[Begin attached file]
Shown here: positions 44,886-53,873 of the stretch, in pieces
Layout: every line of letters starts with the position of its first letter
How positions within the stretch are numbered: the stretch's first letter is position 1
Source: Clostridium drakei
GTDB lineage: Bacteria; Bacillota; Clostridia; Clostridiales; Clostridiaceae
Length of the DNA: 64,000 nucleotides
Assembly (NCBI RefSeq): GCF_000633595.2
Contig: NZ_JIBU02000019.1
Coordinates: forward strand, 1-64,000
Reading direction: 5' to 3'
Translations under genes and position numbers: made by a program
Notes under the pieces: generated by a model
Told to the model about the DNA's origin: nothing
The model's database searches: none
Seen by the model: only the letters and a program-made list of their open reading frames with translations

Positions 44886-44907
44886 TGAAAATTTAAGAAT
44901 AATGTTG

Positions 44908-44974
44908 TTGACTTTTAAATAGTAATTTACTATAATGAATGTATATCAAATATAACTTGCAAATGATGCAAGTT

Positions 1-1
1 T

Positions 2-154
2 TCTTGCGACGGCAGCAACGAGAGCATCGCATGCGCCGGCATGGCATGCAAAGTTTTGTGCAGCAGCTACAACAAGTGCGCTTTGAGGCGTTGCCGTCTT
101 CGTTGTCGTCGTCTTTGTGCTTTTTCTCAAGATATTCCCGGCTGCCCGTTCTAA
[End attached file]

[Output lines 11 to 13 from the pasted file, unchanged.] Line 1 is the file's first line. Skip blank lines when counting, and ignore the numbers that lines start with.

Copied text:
Translations under genes and position numbers: made by a program
Notes under the pieces: generated by a model
Told to the model about the DNA's origin: nothing